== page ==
'Acute on chronic' gastrointestinal bleeding common, has lower mortality rate than acute bleeding — 3 insights

A study published in the Journal of Investigative Medicine examined acute on chronic gastrointestinal bleeding.

Researchers defined acute on chronic bleeding as acute bleeding that occurs in the setting of chronic bleeding, often documented as iron deficiency anemia.

Dallas-based University of Texas Southwestern Medical Center's Don Rockey, MD, and colleagues identified 1,460 patients with acute, chronic or acute on chronic bleeding. Specifically 776 patients had acute bleeding, 254 chronic bleeding and 430 had acute on chronic bleeding.

Here's what they found.

1. In patients with acute on chronic bleeding, lesions were common in the:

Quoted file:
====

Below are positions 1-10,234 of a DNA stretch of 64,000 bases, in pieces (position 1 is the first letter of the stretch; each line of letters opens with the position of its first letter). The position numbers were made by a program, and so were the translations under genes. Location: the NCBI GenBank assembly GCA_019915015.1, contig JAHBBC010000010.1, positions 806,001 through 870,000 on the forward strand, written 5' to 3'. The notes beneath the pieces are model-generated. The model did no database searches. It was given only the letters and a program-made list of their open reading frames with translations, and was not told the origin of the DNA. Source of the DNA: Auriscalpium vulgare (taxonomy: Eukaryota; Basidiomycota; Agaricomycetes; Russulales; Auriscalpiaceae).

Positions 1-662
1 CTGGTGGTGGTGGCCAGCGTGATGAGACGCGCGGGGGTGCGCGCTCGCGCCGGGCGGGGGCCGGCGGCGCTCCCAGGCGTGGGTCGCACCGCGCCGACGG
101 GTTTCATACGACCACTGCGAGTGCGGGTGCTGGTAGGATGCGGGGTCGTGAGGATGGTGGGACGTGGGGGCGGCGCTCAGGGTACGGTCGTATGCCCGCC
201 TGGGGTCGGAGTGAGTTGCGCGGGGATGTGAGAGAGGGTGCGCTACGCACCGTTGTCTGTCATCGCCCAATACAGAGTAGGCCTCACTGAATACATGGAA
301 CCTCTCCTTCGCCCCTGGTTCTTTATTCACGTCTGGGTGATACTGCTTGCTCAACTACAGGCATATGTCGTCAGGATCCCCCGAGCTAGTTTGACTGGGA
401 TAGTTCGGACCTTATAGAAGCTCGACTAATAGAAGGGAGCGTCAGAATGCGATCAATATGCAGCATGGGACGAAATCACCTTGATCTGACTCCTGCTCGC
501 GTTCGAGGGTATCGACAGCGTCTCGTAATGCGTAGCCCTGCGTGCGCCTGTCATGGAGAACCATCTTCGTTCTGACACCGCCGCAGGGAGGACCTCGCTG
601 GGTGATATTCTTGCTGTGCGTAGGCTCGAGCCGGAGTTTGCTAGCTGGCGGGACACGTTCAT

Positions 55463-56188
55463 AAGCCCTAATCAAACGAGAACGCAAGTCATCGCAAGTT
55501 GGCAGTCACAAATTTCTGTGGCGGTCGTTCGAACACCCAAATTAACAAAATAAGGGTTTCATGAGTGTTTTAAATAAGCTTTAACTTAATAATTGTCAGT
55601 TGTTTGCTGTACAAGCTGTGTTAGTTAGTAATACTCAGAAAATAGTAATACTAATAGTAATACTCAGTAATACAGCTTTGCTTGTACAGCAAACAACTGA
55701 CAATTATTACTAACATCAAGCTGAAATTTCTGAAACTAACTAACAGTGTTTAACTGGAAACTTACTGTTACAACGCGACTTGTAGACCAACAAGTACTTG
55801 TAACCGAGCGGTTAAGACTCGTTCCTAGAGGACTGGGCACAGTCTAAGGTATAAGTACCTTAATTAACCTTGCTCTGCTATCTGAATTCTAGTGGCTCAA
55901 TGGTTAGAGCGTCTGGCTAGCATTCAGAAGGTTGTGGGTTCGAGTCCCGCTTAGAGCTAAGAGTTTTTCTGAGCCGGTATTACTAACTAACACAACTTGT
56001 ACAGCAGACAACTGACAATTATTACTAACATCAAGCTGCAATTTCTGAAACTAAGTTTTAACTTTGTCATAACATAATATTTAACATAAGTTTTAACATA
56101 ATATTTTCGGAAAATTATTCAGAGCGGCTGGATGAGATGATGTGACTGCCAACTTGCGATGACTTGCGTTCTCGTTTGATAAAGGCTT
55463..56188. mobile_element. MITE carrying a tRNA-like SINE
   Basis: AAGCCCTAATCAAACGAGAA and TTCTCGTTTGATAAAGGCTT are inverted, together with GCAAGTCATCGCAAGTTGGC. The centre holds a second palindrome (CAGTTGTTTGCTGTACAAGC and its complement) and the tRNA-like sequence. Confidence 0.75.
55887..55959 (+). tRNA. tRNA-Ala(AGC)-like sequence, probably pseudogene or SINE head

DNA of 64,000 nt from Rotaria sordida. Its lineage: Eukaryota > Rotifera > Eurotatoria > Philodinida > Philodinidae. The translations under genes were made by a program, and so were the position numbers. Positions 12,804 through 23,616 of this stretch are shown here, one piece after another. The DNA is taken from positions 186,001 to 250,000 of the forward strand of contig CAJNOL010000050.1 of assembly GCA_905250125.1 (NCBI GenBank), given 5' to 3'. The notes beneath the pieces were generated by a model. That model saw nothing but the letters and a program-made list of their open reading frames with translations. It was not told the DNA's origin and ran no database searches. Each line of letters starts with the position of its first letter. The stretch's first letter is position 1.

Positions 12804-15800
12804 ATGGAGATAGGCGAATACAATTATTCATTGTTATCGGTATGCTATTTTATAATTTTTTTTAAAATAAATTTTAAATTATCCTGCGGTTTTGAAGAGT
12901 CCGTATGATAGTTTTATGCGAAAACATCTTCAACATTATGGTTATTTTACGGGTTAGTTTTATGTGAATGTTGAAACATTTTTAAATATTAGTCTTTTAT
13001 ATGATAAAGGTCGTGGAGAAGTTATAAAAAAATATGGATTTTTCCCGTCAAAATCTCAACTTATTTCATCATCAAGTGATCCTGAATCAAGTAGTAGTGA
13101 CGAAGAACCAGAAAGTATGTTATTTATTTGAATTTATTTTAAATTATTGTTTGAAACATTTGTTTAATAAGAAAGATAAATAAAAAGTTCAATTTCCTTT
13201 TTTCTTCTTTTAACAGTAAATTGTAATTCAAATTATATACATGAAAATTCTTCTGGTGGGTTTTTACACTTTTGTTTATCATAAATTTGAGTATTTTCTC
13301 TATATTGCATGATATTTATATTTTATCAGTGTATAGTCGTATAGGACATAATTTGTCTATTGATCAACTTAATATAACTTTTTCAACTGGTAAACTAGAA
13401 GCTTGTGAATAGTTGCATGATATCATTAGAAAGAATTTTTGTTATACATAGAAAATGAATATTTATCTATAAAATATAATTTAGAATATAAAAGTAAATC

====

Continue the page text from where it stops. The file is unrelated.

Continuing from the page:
• Esophagus — 28 percent
  • Colon and rectum — 27 percent
  • Stomach — 21 percent

2. Researchers identified 260 patients as having upper acute on chronic bleeding. Of these patients, the bleeding was most commonly due to portal hypertensive lesions (47 percent). Portal hypertensive lesions were present in 29 percent of acute bleeding patients and 25 percent of chronic bleeding patients.

3. In all acute on chronic bleeding patients, 30-day mortality rate was lower than acute bleeding.

Researchers concluded, "Acute on chronic gastrointestinal bleeding is common, and in patients with upper gastrointestinal bleeding was most often a result of portal hypertensive upper gastrointestinal tract pathology." They suggested the reduced mortality rate could be an indicator of an adaptive response.

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